"Although I have been an ADAA member for more than 20 years, I have become most involved in the past 6 years. My draw in recent years has been the complementary blend of evidence-based science and clinical practice. Bridging the gap between science and practice isn’t just a good name for a symposium, it’s a necessity! Regularly attending the annual conferences, presenting and participating in webinars, and most recently co-hosting the Twitter chat on #HolidayDepression has provided another professional home. I have been an APA Public Education Coordinator for over a decade. The mission is to disseminate accurate information about mental health to the public, promote mental health, and reduce stigma. ADAA is true to that mission, which I highly value. Professionally, I enjoy access to the expertise of others through the webinars and talks. I especially enjoy the master clinician workshops that provide more in-depth learning from experts. In addition to the professional stimulation and learning new information that I can apply, I enjoy the camaraderie of ADAA members. And the staff are great too, adding a welcoming note to all!"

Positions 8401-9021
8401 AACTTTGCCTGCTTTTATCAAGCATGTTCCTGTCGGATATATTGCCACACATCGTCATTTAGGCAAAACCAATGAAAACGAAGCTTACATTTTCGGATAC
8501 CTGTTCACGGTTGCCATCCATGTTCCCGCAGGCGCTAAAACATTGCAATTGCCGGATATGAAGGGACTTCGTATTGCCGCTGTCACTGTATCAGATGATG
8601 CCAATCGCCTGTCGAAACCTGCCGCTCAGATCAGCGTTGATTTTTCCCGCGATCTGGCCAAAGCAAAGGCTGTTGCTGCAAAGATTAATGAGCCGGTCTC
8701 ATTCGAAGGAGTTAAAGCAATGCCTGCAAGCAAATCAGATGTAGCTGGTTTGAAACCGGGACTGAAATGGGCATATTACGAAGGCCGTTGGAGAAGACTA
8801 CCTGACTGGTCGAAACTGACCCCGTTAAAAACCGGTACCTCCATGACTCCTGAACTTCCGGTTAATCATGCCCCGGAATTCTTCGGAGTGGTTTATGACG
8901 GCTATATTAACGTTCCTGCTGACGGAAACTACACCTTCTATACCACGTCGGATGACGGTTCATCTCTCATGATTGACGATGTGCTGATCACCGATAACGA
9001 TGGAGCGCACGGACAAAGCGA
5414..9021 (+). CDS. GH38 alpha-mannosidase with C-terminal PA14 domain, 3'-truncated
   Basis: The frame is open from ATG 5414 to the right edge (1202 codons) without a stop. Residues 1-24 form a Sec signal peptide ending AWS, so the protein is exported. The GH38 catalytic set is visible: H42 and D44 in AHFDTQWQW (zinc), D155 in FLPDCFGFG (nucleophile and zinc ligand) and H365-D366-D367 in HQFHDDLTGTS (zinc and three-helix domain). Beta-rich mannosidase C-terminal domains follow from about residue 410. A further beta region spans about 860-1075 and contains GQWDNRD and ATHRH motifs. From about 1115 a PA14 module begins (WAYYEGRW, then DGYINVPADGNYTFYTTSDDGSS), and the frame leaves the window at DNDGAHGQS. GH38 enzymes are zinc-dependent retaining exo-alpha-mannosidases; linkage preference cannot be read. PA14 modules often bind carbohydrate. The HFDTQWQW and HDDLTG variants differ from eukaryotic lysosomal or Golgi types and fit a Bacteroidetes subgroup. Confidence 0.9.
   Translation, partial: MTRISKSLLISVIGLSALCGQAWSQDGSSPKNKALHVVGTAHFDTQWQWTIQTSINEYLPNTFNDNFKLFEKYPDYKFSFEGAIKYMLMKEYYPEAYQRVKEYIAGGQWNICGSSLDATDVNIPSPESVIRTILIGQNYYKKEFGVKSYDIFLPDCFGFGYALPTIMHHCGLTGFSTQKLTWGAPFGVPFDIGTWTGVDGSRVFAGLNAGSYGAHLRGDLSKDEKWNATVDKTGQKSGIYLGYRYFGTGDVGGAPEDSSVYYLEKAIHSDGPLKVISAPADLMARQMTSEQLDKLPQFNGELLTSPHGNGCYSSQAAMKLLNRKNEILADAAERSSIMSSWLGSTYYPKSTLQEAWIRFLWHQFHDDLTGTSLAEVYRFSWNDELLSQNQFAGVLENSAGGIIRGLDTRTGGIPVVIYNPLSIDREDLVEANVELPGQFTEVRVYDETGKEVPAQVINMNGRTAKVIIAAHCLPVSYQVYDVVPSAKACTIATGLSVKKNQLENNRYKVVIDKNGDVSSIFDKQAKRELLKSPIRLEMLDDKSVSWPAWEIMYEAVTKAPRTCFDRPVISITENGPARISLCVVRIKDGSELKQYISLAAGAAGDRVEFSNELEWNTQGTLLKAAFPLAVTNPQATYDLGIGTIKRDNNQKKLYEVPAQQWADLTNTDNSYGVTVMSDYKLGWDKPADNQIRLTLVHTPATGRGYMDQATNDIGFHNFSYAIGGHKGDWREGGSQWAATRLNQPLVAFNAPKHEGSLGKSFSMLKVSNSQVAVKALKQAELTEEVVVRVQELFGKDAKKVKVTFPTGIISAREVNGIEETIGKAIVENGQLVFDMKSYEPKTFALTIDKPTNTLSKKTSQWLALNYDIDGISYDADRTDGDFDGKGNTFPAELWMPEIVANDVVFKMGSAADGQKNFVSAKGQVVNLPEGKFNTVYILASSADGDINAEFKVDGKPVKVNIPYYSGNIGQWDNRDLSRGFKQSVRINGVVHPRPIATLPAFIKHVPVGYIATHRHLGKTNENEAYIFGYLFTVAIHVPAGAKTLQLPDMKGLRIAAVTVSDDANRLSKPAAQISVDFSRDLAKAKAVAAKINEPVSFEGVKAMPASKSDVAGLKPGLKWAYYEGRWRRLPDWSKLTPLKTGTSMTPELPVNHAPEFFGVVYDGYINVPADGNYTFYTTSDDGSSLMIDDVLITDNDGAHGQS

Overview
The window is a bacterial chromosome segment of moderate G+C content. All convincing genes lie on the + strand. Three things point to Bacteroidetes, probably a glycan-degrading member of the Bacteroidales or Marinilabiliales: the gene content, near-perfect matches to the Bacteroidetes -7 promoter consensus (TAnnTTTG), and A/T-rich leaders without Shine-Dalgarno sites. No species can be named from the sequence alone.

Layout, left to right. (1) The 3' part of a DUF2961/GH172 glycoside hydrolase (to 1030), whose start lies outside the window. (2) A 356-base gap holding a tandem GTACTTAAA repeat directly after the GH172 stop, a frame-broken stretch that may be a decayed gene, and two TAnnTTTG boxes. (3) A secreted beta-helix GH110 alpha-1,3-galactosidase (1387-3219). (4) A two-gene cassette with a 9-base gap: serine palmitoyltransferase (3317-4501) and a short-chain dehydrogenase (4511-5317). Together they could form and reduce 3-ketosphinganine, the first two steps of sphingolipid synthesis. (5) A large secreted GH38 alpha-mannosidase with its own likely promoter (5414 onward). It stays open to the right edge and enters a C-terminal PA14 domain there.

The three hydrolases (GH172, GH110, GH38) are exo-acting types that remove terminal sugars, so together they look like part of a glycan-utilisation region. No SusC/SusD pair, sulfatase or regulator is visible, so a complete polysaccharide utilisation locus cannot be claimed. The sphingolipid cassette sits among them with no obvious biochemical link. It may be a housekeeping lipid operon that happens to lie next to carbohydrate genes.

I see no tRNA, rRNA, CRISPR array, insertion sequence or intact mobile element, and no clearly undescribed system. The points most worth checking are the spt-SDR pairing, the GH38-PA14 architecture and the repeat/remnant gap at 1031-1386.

Shane Owens, PhD

Shane Owens Phd

ADAA member Shane Owens, PhD., ABPP is a board-certified behavioral and cognitive psychologist and a dad. He specializes in the treatment of college students, young adults, and fathers. He earned his Ph.D. in clinical and school psychology from Hofstra University. His scholarly work has appeared in Aggressive Behavior and the Journal of Applied Social Psychology. He is a member of the editorial board of Evidence-Based Practice in Child and Adolescent Mental Health. Dr. Owens writes for Smerconish.com, US News, Fatherly, and ShrinkTank.com.